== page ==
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Pintails (Anas acuta) male | by Brian Carruthers-Dublin-Eire
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Pintails (Anas acuta) male

Anas acuta




Status: Local winter visitor to wetlands throughout Ireland from October to March.


Conservation Concern: Red-listed in Ireland, due to a significant decrease in the numbers wintering in Ireland. The European population has been asssessed as Declining, due to a moderate ongoing decline.


Identification: Large, elegant duck, males with elongated tail feathers, brown head, white breast and lower neck, the white extending as a narrow stripe into the brown on either side of the head. Grey flanks, black rump, blackish-green speculum, bordered by white at the rear, and pale rufous at the front. Females brown and scalloped with long pointy tail.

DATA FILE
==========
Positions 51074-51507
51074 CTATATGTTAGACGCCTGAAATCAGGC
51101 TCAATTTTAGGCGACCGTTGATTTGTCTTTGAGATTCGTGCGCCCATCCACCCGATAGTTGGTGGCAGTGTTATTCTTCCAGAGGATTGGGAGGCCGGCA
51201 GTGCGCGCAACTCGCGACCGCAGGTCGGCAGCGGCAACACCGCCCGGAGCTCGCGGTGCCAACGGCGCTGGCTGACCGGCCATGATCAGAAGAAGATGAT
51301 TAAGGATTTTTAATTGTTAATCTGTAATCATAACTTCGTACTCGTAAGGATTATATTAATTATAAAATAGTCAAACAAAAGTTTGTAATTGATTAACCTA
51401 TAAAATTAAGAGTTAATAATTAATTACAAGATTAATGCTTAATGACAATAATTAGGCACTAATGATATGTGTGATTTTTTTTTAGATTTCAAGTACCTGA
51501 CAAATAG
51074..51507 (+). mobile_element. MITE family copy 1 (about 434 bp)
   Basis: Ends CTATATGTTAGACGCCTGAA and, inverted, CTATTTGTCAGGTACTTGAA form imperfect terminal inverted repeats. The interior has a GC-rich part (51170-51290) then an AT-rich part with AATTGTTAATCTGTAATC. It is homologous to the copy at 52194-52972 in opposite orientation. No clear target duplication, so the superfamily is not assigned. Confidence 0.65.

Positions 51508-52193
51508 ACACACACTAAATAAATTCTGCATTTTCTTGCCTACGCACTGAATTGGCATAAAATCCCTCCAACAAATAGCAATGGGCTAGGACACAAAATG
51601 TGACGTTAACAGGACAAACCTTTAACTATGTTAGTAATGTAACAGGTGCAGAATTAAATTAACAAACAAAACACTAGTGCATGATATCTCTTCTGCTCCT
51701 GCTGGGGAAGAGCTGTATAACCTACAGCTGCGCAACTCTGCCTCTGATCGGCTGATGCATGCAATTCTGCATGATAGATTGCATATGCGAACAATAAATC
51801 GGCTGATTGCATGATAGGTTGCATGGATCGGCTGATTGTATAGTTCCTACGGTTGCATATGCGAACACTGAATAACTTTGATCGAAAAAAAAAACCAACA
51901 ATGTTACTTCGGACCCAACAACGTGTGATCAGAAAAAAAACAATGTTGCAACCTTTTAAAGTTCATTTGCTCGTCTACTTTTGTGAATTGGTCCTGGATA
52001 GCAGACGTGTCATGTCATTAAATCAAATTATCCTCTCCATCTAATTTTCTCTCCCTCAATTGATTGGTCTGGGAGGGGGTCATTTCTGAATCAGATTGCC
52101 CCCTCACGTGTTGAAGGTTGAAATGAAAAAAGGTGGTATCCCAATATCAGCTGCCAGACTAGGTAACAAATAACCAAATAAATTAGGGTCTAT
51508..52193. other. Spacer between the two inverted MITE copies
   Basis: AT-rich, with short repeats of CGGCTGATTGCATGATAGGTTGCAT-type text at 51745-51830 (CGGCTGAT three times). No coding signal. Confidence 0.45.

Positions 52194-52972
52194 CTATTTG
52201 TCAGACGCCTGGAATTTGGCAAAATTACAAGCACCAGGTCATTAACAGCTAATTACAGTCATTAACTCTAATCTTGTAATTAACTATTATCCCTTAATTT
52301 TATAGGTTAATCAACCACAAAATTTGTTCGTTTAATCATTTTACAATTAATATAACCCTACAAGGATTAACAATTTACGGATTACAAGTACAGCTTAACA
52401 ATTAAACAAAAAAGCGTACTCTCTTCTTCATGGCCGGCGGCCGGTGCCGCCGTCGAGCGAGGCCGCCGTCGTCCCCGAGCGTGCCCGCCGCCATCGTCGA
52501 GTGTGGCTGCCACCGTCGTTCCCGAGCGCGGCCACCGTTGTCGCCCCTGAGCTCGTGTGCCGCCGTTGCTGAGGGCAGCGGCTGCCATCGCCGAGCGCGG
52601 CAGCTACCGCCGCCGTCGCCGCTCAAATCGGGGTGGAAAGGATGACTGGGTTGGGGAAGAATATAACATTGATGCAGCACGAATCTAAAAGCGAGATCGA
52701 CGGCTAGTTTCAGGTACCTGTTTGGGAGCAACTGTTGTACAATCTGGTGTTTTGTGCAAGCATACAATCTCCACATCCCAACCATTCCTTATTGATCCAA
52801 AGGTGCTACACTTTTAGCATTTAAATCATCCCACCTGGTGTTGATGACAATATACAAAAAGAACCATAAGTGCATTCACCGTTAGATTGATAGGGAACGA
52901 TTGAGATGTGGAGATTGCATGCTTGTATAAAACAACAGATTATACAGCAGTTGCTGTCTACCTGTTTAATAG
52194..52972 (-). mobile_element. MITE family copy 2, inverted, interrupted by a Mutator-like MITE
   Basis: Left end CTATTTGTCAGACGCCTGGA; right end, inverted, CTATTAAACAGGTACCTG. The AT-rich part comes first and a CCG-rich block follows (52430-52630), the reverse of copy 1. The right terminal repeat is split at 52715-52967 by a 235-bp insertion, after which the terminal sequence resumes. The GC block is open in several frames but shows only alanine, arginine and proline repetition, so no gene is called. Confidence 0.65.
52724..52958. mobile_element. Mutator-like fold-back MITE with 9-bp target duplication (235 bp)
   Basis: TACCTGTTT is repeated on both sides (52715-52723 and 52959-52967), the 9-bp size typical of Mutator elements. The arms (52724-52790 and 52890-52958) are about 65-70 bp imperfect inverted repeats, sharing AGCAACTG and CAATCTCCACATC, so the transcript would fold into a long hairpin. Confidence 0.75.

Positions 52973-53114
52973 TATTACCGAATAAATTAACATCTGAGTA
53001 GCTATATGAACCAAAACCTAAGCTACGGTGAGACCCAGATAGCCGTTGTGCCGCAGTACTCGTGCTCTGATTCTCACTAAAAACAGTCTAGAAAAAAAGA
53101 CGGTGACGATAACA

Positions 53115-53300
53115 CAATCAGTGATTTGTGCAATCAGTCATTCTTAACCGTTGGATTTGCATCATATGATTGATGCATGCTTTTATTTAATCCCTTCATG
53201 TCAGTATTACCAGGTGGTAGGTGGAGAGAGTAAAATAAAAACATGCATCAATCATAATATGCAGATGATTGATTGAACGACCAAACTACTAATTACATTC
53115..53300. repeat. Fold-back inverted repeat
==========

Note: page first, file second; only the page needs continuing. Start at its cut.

Similar Species: Other duck species.


Call: Males with clear whistle 'krru', lower pitched than Teal.


Diet: Their diet consists largely of plant seeds and underwater plants, while insects and crustaceans are also eaten. They also feed on farmland, particularly stubble.


Breeding: Nest in shallow freshwater marshes, small lakes and rivers, preferably with dense vegetation cover. Small breeding population of between 30 and 40 pairs in Britain, and there have been a few breeding records in Ireland - one pair in County Down in 1994.


Wintering: In winter, they form large flocks on brackish coastal lagoons, in estuaries and on large inland lakes.


Where to See: Top sites include Tacumshin Lake in County Wexford, Strangford Lough in County Down, Dublin Bay in County Dublin, Little Brosna Callows in County Offaly and Dundalk Bay in County Louth (100-300 birds).

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Taken on November 8, 2013